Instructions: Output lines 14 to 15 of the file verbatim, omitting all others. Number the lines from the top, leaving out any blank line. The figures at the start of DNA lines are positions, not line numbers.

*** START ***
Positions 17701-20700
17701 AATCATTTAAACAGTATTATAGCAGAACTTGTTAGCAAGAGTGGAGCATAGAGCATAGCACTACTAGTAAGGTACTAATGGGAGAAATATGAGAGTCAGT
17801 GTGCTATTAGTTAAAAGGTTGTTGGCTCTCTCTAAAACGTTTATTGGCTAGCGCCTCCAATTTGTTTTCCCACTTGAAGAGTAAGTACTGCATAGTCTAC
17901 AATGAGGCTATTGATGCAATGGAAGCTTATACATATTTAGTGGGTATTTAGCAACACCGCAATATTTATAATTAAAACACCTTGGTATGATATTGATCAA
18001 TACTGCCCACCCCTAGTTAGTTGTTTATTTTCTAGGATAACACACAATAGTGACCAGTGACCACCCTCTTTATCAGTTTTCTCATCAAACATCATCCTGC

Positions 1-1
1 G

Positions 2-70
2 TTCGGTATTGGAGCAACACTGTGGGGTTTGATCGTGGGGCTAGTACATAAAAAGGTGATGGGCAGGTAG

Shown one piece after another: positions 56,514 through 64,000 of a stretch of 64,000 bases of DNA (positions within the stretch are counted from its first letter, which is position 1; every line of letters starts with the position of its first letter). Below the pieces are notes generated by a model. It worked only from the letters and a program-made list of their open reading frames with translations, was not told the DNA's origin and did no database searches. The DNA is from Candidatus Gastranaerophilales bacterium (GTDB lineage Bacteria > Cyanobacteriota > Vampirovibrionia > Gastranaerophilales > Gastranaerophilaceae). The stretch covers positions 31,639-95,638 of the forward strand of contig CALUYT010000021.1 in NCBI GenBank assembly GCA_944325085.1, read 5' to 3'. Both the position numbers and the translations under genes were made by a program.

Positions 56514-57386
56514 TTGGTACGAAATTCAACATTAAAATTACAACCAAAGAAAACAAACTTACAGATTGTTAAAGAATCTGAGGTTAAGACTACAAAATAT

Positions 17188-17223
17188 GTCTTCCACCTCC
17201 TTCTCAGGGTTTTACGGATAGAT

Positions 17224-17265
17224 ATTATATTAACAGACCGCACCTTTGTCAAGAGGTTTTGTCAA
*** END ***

17188 GTCTTCCACCTCC
17201 TTCTCAGGGTTTTACGGATAGAT